story by Julia Steele
photos by Chris McDonough
Tom Vendetti’s movies are driven by curiosity. He gets shards of stories, glimpses of lives, and he’s off and running. For example: A few years ago, Tom—who, in addition to being a filmmaker, is a psychologist on his home island of Maui—took a group of patients on a camping trip to Lana‘i. All suffered from serious mental illnesses. Sam, a Cambodian man, was in particularly bad shape and suicidal. “I need to return to Cambodia,” a despairing Sam told Tom as the two sat together on the beach in Lana‘i. “I need to go back to heal.”
Sam’s story poured forth. At age 14, during the Vietnam War era, he’d joined the Cambodian navy. At 17 he was recruited by the United States and sent to Texas for training, told he would soon be returning to Southeast Asia. But then came the Khmer Rouge’s ascent to power, and there was no way back into Cambodia. Watching with horror as the Khmer Rouge systematically destroyed his country—and with no news of his family—Sam went into a severe depression. He was still in it years later, living on Maui yet profoundly lost and adrift, when he met Tom.
Tom, listening, was immediately convinced that Sam was right: Going back was exactly what he needed. “People can recover,” Tom says, “and they are the experts of their own bodies.” That night Tom told Sam that he would help him go home. And, because Tom was Tom, he would make a film about it, too.
Six months later, the pair was in Phnom Penh. They’d done a media blitz, put out an all points bulletin that Sam was back and trying to find any members of his family who might still be alive. One afternoon when they were on a boat headed out of the city, they received a cell phone call. Sam’s 81-year-old mother had heard an announcement on the radio and was calling to say that she was alive and that she had traveled to Phnom Penh with Sam’s brother and nephew to find him. Sam and Tom got off the boat as quickly as possible and returned to the city. After a joyful reunion, the family then drove 56 miles to the village where Sam’s family was living. When they pulled up, there were seventy-five people waiting for Sam, including two long-lost sisters. Everyone hugged him and kissed him and wagged their fingers at him. “Where have you been?” they asked lovingly. He’d been in hell—but he was back. And it just kept getting better. On the day Sam left Phnom Penh to return to Hawai‘i, another brother showed up—a fisherman who’d been out at sea when he heard on the radio that Sam was in Cambodia. He’d come in from the ocean to find him.
“Today,” says Tom, “Sam is a totally different person. He raised funds to build a school in the village. The Royal Opera of Cambodia performed in his honor.” And the whole tale is documented in Tom’s deeply moving 2003 film, Years of Darkness: A Spiritual Journey to Recovery. Tom is the first to tell you that really, he can’t help himself: He has to make movies. It is his method of storytelling, his way of recording the amazing people and events that routinely enter his life. Is it that he actually receives more of life’s gifts than most or that he’s just more aware of those gifts? No matter—they come regardless. There was, for example, the time in 1983 when Tom headed to Everest Base Camp in Nepal, a young man traveling the world. Turned out the guy sitting in front of him on the plane was Tenzing Norgay, the legendary Sherpa who’d ascended Everest with Sir Edmund Hillary. And Tenzing was about to embark on a two-week trek to meet none other than Hillary himself. “Perhaps I can walk with you,” he said to Tom after they disembarked from the plane, and the two made a pilgrimage toward the mountain. When they arrived at their destination, Tenzing ceremoniously introduced Tom to Hillary as a friend.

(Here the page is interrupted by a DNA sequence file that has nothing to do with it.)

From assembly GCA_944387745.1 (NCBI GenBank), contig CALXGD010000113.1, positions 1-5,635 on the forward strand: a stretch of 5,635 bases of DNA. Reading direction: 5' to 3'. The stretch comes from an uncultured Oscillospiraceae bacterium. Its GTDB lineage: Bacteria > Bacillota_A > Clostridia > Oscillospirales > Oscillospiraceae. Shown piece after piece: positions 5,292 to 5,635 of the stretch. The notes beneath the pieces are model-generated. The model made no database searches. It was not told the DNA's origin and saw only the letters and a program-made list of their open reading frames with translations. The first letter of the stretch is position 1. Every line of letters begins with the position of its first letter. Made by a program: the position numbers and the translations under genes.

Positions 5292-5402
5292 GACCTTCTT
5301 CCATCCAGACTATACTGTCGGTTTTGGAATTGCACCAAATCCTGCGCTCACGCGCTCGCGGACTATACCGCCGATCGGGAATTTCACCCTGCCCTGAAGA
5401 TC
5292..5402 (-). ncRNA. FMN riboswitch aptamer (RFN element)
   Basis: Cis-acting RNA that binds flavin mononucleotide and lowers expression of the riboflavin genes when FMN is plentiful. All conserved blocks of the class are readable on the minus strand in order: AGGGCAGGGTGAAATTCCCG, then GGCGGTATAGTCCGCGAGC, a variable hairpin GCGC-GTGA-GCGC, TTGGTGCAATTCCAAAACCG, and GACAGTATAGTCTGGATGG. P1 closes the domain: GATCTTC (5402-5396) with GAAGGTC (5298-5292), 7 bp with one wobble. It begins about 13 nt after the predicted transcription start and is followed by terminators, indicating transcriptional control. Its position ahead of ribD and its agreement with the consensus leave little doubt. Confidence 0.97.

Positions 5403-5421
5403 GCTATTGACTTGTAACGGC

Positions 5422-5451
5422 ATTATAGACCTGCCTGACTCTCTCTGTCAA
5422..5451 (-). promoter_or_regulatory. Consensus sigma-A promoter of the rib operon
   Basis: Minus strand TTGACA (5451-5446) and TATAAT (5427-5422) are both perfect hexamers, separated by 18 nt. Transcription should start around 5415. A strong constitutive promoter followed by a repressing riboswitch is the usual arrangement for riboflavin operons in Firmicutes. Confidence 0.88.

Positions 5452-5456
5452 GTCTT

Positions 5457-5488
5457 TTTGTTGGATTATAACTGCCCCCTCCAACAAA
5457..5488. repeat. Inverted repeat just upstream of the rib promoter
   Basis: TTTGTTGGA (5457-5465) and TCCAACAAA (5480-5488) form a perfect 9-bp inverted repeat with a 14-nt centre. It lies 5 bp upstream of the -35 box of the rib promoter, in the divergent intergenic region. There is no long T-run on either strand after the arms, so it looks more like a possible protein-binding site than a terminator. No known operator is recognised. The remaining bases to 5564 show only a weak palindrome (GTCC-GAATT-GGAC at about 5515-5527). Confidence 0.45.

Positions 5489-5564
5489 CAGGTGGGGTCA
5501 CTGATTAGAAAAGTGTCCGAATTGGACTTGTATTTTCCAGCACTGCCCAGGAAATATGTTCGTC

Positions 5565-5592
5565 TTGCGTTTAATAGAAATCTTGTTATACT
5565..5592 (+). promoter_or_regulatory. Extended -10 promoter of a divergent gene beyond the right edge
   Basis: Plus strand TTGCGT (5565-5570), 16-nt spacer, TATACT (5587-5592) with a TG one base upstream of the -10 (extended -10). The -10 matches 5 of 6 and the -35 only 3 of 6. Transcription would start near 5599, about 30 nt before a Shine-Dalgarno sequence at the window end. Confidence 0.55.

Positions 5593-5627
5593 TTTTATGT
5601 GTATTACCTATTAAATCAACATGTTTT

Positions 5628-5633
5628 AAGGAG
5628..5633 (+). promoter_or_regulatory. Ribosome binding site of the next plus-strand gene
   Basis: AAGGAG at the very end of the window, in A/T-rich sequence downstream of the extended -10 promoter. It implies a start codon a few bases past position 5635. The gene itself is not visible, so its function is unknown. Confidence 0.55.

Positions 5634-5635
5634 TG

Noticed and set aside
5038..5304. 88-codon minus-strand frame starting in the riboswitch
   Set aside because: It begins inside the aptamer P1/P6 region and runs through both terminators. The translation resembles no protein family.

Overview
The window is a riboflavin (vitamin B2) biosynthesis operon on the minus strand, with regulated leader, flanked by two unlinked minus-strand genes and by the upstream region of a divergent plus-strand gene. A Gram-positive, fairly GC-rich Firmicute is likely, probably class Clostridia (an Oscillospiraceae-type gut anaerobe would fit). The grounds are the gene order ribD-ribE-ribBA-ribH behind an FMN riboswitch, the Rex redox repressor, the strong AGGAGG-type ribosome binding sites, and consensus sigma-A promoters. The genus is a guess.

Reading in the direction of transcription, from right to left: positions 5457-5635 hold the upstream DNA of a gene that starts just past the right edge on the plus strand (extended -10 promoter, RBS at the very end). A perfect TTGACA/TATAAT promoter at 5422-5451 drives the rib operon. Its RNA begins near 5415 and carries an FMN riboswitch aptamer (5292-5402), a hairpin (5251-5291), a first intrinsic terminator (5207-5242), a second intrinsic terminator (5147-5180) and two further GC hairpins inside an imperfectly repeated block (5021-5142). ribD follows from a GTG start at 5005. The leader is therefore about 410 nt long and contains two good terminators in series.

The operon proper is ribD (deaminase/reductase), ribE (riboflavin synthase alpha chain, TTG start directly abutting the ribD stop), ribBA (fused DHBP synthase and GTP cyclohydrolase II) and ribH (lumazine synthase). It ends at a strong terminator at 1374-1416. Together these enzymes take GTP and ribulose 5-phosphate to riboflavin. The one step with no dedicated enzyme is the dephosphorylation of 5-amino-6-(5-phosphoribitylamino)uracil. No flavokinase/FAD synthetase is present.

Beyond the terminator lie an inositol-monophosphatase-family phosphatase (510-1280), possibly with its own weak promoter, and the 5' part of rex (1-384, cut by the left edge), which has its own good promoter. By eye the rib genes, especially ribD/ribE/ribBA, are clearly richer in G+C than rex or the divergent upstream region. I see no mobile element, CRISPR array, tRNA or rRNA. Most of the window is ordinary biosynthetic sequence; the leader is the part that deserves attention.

While that gift came before Tom actually got his hands on a camera and began making movies, it informed the film he has just completed, Bhutan—Taking the Middle Path to Happiness. It was his love of the Himalayas and his respect for the mountains’ cultures that drew him to Bhutan. “I always wanted to go there,” Tom says. “For years I was going to Katmandu, but Bhutan was restricted and very expensive. Then I saw some incredible black-and-white still photography shot in Bhutan by a photographer who lives on Kaua‘i, John Wehrheim. I told him I’d like to make a documentary.” One thing led to another. Tom wrote to the Bhutanese government explaining his desire to make a film that would explore that kingdom’s commitment to its peoples’ happiness. To his shock and delight, another gift was bestowed: “Congratulations!” came the letter from Bhutan’s government. “Your proposal has been accepted. When can you come?”
Tom and his crew were some of the first Westerners ever allowed to make a politically oriented film in the country. Tom’s frequent collaborators, flutist Paul Horn and composer Christopher Hedge, gave a concert for Bhutan’s king, accompanied by Jigme Drukpa from Bhutan’s Royal Academy of Performing Arts. There were interviews with officials and citizens young and old. “We were amazed at the joy and optimism of the people,” says Tom, “and the overwhelming support for their government and its ideals.
“It’s a matter of being interested in something,” says Tom, musing further on his filmic odyssey, “a human or cultural element that I think should be shared with the world.”